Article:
Our garden editor shares tips and tricks for making the most of your grocery store blooms.

Floret Farms Arrangement
Thomas J. Story

There’s no question that people love Trader Joe’s, and while you might be popping in for the current end-cap display of Ube Mochi Pancake & Waffle Mix or Pizza Party Potato Chips, I’m taking full advantage of the springtime buffet of blooms. For me, there is no greater pleasure (or budget-friendly flower shopping) than building your own bouquets out of TJ’s flowers and fillers. Whether you’re looking to make an arrangement for someone you love, or just to add a little splash of seasonal style to your tabletop, here are a few tips and tricks to take your springtime stems to the next level. 

Bulbs vs Bouquets

Photo by Getty Images / Alexandra Rowley

When it comes to selecting spring flowers, especially for a gift, I lean into the planted containers with bulbs versus a bouquet of cut flowers. Why? Not only do bulbs last longer, but you can also replant them in your garden—not to mention bulbs give you a bigger bang for your buck. Most gardeners have sticker shock when it comes to ordering bulbs that can range from $2-4 apiece. But some stores carry a TJ’s “Bulb Garden” for $8.99. It’s a shallow terracotta pot stuffed with tulips, daffodils, and hyacinth, which is a solid spring lineup with return benefits compared to a cut bouquet for only a dollar or two less.  

When opting for the container, make sure to grab a pot with flowers fully closed for the longest bloom time. Keep soil moist and simply snip above the soil line once stems are spent. To store for future blooming, place the pot in a cool dry place until fall planting time or allow bulbs to go completely dormant by removing them from soil and placing them in a paper or mesh bag full of coconut fiber and vermiculite. Come fall, replant with a soil refresh in the same pot, or plant out in garden beds. It’s the gift that keeps on giving!

Cut Flowers Worth Grabbing

White Bouquet

Thomas J. Story

Lilacs, hydrangeas, and Veronica are springtime staples, but I suggest you run and grab my current seasonal obsession: butterfly ranunculus. They are romance on a stem. Delicate paper blooms in light cream or blush look incredible on their own in a stoneware vase or paired with unexpected textures like a couple of pincushion blooms. These ranunculus are by far my new favorite flower that I will also be adding to my garden seed purchases for fall planting.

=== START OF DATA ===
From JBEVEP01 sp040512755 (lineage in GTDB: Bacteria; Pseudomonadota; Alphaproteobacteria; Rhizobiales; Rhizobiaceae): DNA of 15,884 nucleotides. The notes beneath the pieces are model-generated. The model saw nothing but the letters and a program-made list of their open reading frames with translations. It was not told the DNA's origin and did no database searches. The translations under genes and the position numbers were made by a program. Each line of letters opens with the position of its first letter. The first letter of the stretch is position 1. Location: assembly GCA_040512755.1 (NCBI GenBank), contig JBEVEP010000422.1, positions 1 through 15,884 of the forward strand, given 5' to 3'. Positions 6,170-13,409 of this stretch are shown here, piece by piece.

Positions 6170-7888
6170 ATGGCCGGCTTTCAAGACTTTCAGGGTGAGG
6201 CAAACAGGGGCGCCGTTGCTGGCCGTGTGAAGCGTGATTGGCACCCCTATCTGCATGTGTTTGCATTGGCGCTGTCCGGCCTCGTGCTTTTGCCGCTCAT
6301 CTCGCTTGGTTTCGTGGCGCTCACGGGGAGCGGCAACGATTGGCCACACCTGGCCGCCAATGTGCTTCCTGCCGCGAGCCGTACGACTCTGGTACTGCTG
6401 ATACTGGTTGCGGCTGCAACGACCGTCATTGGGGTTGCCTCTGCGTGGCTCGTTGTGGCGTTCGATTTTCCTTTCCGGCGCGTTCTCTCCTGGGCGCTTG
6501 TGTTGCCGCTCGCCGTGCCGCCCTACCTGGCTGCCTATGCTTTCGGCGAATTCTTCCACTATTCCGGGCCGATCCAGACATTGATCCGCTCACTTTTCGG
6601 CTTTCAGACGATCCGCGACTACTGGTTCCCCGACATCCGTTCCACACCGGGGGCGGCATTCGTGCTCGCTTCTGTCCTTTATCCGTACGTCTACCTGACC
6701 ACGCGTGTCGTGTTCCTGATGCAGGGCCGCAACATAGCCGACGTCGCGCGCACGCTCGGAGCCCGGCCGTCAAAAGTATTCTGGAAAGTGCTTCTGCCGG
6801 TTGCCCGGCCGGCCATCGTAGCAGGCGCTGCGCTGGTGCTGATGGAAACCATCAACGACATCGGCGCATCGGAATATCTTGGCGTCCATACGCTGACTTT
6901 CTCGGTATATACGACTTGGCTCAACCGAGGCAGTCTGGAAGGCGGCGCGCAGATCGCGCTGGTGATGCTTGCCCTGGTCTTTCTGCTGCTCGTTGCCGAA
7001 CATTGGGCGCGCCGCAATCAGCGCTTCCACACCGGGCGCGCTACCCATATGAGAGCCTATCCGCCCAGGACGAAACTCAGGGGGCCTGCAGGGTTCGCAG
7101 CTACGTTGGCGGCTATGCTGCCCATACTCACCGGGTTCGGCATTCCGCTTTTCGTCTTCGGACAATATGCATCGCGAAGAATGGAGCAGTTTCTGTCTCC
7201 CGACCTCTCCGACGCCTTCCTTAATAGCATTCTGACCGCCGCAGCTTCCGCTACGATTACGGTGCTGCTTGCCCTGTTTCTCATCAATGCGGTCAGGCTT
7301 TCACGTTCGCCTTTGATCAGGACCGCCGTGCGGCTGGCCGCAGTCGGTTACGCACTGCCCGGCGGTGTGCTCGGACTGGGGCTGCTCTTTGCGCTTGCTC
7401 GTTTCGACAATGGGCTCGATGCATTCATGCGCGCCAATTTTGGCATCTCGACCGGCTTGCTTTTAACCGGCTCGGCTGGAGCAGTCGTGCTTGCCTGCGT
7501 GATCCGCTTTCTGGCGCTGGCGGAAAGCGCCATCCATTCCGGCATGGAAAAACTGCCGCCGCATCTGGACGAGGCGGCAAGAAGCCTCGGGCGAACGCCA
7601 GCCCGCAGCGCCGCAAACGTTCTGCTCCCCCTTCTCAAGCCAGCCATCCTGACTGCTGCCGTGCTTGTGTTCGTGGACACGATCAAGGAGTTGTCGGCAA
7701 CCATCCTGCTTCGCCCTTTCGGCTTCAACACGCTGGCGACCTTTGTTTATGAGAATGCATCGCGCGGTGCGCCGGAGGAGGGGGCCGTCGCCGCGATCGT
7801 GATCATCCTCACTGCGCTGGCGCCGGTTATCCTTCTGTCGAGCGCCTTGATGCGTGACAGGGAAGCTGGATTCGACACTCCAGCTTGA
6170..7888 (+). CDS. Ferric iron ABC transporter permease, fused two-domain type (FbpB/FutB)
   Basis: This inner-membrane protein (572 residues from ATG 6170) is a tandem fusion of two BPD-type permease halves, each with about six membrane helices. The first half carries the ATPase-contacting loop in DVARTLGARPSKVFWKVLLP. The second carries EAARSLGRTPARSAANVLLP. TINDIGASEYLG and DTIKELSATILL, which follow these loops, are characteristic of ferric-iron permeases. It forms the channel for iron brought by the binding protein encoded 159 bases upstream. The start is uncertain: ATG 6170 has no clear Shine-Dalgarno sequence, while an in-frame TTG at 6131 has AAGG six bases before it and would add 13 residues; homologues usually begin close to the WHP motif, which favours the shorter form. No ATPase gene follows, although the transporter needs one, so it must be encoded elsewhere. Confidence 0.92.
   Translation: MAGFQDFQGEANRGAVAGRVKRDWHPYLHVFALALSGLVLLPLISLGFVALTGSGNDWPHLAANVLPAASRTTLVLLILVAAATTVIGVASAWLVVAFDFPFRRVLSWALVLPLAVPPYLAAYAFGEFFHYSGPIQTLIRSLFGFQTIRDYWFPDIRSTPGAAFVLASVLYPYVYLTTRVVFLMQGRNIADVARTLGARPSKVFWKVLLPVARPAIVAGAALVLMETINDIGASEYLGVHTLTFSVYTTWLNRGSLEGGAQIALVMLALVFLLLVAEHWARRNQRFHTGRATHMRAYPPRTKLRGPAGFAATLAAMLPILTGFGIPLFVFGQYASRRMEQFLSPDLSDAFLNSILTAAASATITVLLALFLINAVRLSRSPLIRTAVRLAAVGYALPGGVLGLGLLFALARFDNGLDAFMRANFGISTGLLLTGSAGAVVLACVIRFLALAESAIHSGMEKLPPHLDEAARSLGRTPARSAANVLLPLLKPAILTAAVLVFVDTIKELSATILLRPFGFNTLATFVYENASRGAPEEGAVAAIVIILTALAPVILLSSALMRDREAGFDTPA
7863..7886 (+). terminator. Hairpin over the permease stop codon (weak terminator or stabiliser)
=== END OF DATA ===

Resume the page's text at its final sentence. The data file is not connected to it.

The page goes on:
Fillers Are Fab

Filler Flowers

Thomas J. Story

This is perhaps an unpopular opinion, but I think TJ botanical fillers are fantastic. Maybe one of the best deals when it comes to DIY bouquet making, they are low in cost and the greenery is long-lasting. No matter what style of bouquet you’re trying to create, these little botanical bundles are the unsung heroes of the flower section and are a regular staple for my home arrangements. Pro tip: Look for greens that will dry and hold shape such as eucalyptus, green dragon aster, or Eryngium thistle, which all make for architectural and interesting everlasting arrangements.

Keep Them Fresh

Bluma Farm Flower Arrangement Table

Thomas J. Story

Whatever flowers you end up snagging, certain springtime stems need a little extra TLC to keep them fresh. Here are a few tips for blooms that look banging.

Stem Cuts Matter: Where common grocery store blooms have hearty or hard stems and should be cut at a diagonal, bulb flowers such as hyacinths, daffodils, and tulips should be cut above any remaining white bulb where the green stem starts, as water cannot be absorbed from the woody bulb area. 

Pin Prick: I’m sure you’ve heard of the penny trick, but it turns out that tulips prefer a little pin prick in the stem just below the bloom to keep them from drooping.  

Hot Water Plunge: Spring stems like hydrangea and viburnum prefer a little rehydration via hot water. Simply place 2-3 inches of boiling water into a vase and submerge the top of freshly cut stems for 30 seconds followed by a fresh vase of cold water. 

No Water Needed: Pussy willow branches are plentiful right now and unlike other fresh blooming branches, they don’t need water. Once buds open, simply spray with hairspray to keep them from falling from the branch.